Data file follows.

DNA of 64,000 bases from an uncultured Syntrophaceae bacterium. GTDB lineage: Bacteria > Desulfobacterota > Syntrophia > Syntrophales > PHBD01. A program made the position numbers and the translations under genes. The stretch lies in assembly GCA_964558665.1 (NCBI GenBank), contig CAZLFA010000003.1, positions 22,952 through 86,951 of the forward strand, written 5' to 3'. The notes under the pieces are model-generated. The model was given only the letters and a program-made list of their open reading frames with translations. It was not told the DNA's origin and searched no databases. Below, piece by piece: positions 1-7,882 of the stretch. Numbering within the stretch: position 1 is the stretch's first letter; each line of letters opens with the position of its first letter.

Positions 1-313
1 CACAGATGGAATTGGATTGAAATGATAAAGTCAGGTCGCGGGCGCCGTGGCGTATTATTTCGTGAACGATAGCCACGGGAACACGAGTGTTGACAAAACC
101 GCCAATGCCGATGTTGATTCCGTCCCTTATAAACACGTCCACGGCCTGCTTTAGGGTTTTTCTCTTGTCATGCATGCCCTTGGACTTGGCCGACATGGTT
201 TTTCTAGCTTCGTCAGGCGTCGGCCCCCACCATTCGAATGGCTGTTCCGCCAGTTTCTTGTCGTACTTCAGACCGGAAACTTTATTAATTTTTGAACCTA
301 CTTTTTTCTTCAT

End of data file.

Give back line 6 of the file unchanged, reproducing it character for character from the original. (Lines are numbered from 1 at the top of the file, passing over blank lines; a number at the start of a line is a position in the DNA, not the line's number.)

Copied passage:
301 CTTTTTTCTTCAT